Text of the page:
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Krakow JCC head says BBC misrepresented him in anti-Semitism report

JTA

June 7, 2012 | 10:21 am

The “furious” director of the JCC in Krakow says the BBC manipulated his comments in order to bolster a “sensationalist” report on anti-Semitism and racism in Poland and Ukraine.

The report, a half-hour documentary called “Euro2012: Stadiums of Hate,” was aired last week ahead of the European Soccer championships, which are taking place in Poland and Ukraine this month. It showed graphic footage of Polish soccer fans insulting a black player and chanting anti-Semitic slogans, and Ukrainian soccer hooligans beating up Asian fans.

In an angry statement sent to The Economist magazine Wednesday, American-born Jonathan Ornstein called the program “tendentious.” He said he was “furious at the way the BBC has exploited me as a source.” The BBC, he said, had used him and others “to manipulate the serious subject of anti-Semitism for its own sensationalist agenda; in doing so, the BBC has insulted all Polish people and done a disservice to the growing, thriving Jewish community of Poland.”

He added that the BBC had “knowingly cheated” its audience by “concocting a false horror story about Poland. In doing so, the BBC has spread fear, ignorance, prejudice and hatred.”

Ornstein said that he was interviewed for about an hour by a BBC correspondent and had emphasized that the “small number of football fans in Poland engaging in anti-Semitic and racist behavior do not represent Polish society as a whole.” The BBC, he said, had “completely disregarded anything positive I said and aired only comments critical of Poland.”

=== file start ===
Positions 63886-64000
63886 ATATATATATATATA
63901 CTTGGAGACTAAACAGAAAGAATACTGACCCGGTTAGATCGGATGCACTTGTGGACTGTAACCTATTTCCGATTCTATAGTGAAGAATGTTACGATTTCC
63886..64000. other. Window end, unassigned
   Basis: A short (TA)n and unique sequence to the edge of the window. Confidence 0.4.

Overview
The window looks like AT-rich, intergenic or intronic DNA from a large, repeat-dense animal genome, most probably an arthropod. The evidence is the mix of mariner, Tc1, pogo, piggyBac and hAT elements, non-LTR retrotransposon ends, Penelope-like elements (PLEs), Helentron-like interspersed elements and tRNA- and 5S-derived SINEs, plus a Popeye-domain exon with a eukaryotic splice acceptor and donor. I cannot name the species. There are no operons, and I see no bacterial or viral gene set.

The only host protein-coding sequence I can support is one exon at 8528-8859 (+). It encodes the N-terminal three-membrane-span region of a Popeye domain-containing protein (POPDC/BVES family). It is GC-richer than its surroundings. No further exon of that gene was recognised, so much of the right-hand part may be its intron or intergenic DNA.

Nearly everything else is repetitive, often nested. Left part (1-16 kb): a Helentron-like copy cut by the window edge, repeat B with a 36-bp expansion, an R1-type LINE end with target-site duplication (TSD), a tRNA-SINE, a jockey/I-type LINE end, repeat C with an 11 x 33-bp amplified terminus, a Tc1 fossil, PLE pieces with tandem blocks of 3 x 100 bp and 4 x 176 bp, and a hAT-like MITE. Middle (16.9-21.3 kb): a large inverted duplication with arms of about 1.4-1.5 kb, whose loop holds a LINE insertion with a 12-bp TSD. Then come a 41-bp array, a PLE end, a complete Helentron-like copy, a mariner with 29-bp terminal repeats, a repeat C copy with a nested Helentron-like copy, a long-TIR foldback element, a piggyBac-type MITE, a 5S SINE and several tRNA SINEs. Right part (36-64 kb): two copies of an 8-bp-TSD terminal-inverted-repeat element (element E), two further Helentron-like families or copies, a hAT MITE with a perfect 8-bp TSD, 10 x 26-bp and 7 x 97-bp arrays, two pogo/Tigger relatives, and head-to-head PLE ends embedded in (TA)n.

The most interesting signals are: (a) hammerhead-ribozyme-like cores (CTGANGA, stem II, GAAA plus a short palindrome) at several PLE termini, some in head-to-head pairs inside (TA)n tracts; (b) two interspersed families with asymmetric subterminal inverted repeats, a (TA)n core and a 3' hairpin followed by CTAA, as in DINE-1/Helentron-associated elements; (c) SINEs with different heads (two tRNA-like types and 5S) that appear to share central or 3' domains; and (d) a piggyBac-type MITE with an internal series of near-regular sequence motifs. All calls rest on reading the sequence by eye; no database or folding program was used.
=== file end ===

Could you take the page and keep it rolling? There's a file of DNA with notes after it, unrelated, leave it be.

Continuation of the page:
He said he had suggested that the BBC reporters interview two Israeli members of a Krakow soccer team, but “the reporters responded that this line of inquiry ‘didn’t fit their story,’ a response which perplexed me at the time.”

The BBC rejected Ornstein’s allegations.

A BBC spokesman said: ‘It was made clear to Mr. Ornstein that the interview was being carried out in the context of football-related racism and anti-Semitism in Poland and his contribution was clearly placed in this context in the film. The program stated in commentary that he believes that most Poles happily accept other faiths but that football hooligans are yet to catch up with wider Polish society.”

The spokesman said the programs producer and reporter denied “refusing the offer to interview two Israeli footballers playing in Poland because it did not fit the story, in fact they would have jumped at the chance of interviewing them.”

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